Sherwood Anderson

Sherwood Anderson (September 13, 1876March 8, 1941) was an American novelist and short story writer. His work was a major influence on many members of the Lost Generation, including Ernest Hemingway and William Faulkner. He is most well known for his story collection Winesburg, Ohio.1

The third of seven children, Anderson was born in Camden, Ohio. His father’s work painting signs and houses caused the family to move often. The time he spent growing up in Clyde, Ohio, would greatly influenced his writing about small-town life. From 1896-1898 he worked in Chicago as a laborer before going on to serve in the Spanish-American War. After attending Wittenberg Academy in Springfield, Ohio, Anderson returned to Chicago and became an advertising writer.2

In 1904, Anderson moved to Elyria, Ohio, where he married Cornelia Lane and served as president of two companies. Being a workaholic, and writing in his free time, led to a strained relationship with his wife and psychological breakdown. On November 28, 1912, at 36 years old, he walked out of his office to start a writing career. Moving back to Chicago, he divorced Cornelia to marry his mistress, Tennessee Mitchell in 1916. That same year his first novel, Windy McPhersons Son was published. His most famous work, the story collection Winesburg, Ohio, came out in 1919, cementing him as a writer of popular fiction.3

Traveling to Europe in 1921, he became part of the ex-pat community in Paris, joining the likes of Gertrude Stein, James Joyce, and Ernest Hemingway. (While a protégé of Anderson, Hemingway’s first novel, The Torrents of Spring, was a parody of his work.) In 1924, he divorced his second wife to marry Elizabeth Prall and moved to New Orleans, where he became friends with the then-unknown William Faulkner. The following year, while on vacation in Virginia, Anderson fell in love with the area and purchased farmland beside Ripshin Creek, where he would build a home that he named Ripshin.4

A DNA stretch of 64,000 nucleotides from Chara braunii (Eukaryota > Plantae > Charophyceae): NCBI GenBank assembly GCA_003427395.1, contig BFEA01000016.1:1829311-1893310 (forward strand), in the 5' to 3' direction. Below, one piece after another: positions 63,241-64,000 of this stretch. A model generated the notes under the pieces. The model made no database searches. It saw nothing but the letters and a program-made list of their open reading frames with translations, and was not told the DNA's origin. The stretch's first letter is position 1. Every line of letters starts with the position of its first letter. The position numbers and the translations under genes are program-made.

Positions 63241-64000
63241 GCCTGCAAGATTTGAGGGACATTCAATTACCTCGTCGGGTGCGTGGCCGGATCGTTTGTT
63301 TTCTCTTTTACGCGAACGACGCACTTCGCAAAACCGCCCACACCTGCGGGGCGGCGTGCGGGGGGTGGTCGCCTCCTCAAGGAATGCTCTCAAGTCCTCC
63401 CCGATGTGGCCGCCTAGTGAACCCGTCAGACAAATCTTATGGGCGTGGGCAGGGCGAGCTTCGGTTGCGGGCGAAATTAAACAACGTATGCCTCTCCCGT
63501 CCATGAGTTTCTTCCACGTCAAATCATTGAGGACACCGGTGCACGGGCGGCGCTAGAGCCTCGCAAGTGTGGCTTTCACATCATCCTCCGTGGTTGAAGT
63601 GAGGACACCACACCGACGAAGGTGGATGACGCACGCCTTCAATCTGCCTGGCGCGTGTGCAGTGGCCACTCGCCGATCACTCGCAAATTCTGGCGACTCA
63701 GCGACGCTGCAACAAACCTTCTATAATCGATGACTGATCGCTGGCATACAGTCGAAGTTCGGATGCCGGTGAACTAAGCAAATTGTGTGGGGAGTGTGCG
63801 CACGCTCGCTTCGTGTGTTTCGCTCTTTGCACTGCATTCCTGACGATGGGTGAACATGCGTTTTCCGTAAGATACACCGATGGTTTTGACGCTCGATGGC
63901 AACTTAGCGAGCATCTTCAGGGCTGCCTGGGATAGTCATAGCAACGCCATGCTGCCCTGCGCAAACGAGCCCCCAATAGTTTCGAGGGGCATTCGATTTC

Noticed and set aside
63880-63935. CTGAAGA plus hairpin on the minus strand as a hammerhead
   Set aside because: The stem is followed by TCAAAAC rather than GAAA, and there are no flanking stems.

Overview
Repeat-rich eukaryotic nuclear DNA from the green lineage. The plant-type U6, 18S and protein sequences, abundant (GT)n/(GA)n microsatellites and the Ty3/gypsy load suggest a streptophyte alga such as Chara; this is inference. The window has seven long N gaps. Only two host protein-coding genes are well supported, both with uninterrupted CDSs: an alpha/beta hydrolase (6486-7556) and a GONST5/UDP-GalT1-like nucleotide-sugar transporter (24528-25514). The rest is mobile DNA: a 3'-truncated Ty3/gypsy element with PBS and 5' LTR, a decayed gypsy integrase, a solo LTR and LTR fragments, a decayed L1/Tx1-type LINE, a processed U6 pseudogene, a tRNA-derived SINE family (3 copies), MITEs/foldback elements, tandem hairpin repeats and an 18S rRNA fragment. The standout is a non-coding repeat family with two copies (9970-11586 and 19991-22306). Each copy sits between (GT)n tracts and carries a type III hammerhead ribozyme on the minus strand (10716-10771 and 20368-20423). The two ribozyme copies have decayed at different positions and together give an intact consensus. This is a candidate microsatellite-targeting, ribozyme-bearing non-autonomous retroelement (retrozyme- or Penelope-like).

In 1928, Anderson and Elizabeth separated. He would marry his fourth wife Eleanor Copenhaver, in 1933. While summers were spent at Ripshin the rest of the year saw the two of them travel extensively.

Anderson died of peritonitis caused by swallowing a toothpick, in Colón, Panama, on March 8, 1941. He is buried at Round Hill Cemetery in Marion, Virginia, where his epitaph states, “Life, Not Death, Is the Great Adventure.”5



  • Windy McPherson’s Son (1916)
  • Marching Men (1917)
  • Poor White (1920)
  • Many Marriages (1923)
  • Dark Laughter (1925)
  • Tar: A Midwest Childhood (1926)
  • Beyond Desire (1932)
  • Kit Brandon: A Portrait (1936)

Story collections

  • Winesburg, Ohio (1919)
  • The Triumph of the Egg: A Book of Impressions From American Life in Tales and Poems (1921)
  • Horses and Men (1923)
  • Death in the Woods and Other Stories (1933)


  • Mid-American Chants (1918)
  • A New Testament (1927)


  • A Story Teller’s Story (1922)
  • The Modern Writer (1925)
  • Sherwood Anderson’s Notebook (1926)
  • Alice and The Lost Novel (1929)
  • Hello Towns! (1929)
  • Nearer the Grass Roots (1929)
  • The American County Fair (1930)
  • Perhaps Women (1931)
  • No Swank (1934)
  • Puzzled America (1935)
  • A Writer’s Conception of Realism (1939)
  • Home Town (1940)

See also

External Links


1. “Sherwood Anderson.” Encyclopedia Britannica. Accessed July 22, 2020.
2. “Sherwood Anderson.” Ohio Reading Road Trip. Accessed November 23, 2020.
3. “Sherwood Anderson Biography.” CliffsNotes. Accessed November 23, 2020
4. Dunne, Robert. “Sherwood Anderson (1876–1941).” Encyclopedia Virginia. Virginia Humanities, 28 Oct. 2015. Web. 23 Nov. 2020.
5. “Sherwood Anderson.” Find A Grave. Accessed November 23, 2020.

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